But man cannot subsist on salads alone (although the ones here could make a really convincing argument). On the meaty side, the burger has garnered national acclaim, garnished with housemade pickles and the most perfect of fries. Just as soul-satisfying, but with a slightly lighter calorie footprint are seared sea
scallops with asparagus riso and salsify. Eden attains an ethereal crust, golden brown and salty, while the tender muscle of the scallop remains soft and sweet. Alaskan cod enjoyed a similar jaunt in the pan, and then joins those seasonal harbingers, ramps, with an abundance of meaty porcinis and dense, buttery fingerlings in an emerald green pesto. And speaking of emerald green, a picnicky side of garlicky, sesame oil green beans made the transition from its similar winter version, but now served crisp and chilled, and just as good.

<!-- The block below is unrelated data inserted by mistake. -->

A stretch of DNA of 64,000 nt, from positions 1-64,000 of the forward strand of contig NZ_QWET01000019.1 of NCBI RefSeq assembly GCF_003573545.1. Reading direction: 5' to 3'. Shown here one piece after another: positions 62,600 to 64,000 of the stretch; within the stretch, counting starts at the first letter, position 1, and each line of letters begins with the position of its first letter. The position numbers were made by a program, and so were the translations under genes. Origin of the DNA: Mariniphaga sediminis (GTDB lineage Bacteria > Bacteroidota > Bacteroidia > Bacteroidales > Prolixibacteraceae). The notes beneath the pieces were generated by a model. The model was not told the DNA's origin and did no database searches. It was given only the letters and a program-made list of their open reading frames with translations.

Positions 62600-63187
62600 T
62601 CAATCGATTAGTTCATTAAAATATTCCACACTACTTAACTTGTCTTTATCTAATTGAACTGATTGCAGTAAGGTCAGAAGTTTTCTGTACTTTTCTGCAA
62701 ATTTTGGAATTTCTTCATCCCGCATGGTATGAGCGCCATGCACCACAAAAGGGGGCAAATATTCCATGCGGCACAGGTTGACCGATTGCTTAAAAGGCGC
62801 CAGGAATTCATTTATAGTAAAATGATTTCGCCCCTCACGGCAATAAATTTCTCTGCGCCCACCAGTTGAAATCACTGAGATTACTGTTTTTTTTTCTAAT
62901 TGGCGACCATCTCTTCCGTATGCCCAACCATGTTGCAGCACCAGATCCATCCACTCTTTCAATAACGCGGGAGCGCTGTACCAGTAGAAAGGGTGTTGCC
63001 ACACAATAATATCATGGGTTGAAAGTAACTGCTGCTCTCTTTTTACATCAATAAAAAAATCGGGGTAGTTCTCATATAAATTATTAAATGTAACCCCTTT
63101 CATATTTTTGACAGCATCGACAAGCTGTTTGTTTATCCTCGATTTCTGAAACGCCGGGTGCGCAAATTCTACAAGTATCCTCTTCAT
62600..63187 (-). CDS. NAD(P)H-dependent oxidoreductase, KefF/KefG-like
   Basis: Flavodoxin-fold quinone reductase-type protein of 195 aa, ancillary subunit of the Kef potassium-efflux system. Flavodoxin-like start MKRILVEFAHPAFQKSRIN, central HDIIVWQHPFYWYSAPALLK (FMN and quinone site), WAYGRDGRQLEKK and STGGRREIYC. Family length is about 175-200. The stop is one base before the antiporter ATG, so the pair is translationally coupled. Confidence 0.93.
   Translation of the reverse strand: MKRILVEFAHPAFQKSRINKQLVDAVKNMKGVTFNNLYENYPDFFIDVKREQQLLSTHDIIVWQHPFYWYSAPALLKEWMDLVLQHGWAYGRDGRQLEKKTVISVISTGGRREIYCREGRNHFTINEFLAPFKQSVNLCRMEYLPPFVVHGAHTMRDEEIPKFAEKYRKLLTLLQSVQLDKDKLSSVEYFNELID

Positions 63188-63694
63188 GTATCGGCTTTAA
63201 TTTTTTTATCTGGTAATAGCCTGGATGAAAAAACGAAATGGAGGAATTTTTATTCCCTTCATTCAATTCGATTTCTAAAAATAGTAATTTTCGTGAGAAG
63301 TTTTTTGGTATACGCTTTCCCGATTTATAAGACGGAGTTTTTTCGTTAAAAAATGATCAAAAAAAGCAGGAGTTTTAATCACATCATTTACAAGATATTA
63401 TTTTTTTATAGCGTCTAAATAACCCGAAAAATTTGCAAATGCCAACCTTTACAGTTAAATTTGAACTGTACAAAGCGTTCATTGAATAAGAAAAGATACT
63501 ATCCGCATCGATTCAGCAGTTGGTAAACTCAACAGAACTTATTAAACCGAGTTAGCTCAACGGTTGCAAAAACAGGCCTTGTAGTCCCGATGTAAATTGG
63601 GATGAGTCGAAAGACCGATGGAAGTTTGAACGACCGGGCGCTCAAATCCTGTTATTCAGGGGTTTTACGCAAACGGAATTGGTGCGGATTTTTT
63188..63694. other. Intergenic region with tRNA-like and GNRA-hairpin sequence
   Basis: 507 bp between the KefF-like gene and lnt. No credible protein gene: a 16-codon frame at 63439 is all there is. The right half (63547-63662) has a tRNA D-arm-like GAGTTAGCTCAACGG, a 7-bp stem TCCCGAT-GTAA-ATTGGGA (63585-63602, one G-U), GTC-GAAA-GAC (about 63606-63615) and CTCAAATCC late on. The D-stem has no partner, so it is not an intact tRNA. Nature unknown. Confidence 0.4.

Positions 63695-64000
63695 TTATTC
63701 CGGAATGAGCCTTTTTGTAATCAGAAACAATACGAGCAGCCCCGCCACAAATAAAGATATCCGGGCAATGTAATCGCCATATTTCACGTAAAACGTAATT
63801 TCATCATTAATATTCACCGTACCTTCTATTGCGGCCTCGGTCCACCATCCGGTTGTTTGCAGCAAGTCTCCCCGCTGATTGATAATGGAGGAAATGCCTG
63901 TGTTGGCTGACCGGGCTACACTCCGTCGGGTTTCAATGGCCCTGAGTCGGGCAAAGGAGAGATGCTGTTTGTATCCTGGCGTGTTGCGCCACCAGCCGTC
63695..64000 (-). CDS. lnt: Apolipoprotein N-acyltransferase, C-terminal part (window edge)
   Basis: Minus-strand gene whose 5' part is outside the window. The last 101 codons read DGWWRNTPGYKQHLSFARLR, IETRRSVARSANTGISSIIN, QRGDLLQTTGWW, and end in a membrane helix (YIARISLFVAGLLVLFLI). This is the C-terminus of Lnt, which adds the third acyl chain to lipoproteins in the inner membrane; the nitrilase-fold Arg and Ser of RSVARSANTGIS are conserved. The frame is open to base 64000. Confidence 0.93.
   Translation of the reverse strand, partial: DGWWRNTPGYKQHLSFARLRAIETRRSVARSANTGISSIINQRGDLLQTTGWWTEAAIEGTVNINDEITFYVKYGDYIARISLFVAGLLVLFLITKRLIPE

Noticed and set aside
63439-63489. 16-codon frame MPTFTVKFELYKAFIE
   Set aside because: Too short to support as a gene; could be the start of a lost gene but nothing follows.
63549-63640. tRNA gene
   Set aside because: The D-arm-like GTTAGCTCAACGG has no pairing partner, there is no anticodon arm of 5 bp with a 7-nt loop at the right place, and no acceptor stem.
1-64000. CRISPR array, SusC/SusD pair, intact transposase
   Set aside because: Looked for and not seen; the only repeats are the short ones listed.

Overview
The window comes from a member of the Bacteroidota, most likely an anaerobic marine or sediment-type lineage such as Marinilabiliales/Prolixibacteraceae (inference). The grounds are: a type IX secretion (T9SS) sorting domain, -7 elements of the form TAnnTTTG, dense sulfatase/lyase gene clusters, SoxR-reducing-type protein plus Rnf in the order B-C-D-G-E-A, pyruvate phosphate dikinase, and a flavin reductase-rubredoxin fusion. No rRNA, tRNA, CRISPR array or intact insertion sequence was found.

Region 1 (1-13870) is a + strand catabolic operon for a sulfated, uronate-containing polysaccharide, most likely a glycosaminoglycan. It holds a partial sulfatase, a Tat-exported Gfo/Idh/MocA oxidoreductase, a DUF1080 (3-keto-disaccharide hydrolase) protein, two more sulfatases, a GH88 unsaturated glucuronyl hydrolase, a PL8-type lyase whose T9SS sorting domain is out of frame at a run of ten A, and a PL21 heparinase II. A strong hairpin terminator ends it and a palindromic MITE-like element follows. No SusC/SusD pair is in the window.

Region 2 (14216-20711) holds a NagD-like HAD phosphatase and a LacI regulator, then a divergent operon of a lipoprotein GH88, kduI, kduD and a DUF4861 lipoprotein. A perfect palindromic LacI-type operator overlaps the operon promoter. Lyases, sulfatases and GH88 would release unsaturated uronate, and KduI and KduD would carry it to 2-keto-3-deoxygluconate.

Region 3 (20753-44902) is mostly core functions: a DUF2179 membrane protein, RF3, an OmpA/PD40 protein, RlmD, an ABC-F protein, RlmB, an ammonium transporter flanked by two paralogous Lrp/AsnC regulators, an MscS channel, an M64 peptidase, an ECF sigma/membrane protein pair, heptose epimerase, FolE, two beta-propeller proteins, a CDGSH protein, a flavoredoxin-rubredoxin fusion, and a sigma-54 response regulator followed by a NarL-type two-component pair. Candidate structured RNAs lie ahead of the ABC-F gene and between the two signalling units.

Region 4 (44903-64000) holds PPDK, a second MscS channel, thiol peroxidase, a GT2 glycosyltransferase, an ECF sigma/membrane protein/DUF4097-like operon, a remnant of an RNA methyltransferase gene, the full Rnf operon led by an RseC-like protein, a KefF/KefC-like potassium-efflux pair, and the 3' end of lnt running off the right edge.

Startlingly absent from its website menu are any dessert offerings, which I regret to admit we also made due without that evening. But a little googling uncovered some examples that reflect Eden's aesthetic just as his savories: poundcake with Tri-stars, a chocolate bread pudding, a warm apple tart. And even though I couldn't enjoy them that night, there's no doubt that they're as big on flavor as everything else is from that kitchen. The only thing small at Shorty's is the name: his portions, flavors, and energy are all as big as his heart.

199 Prince St (between Sullivan & MacDougal)
New York, NY 10012, tel: 212.375.8275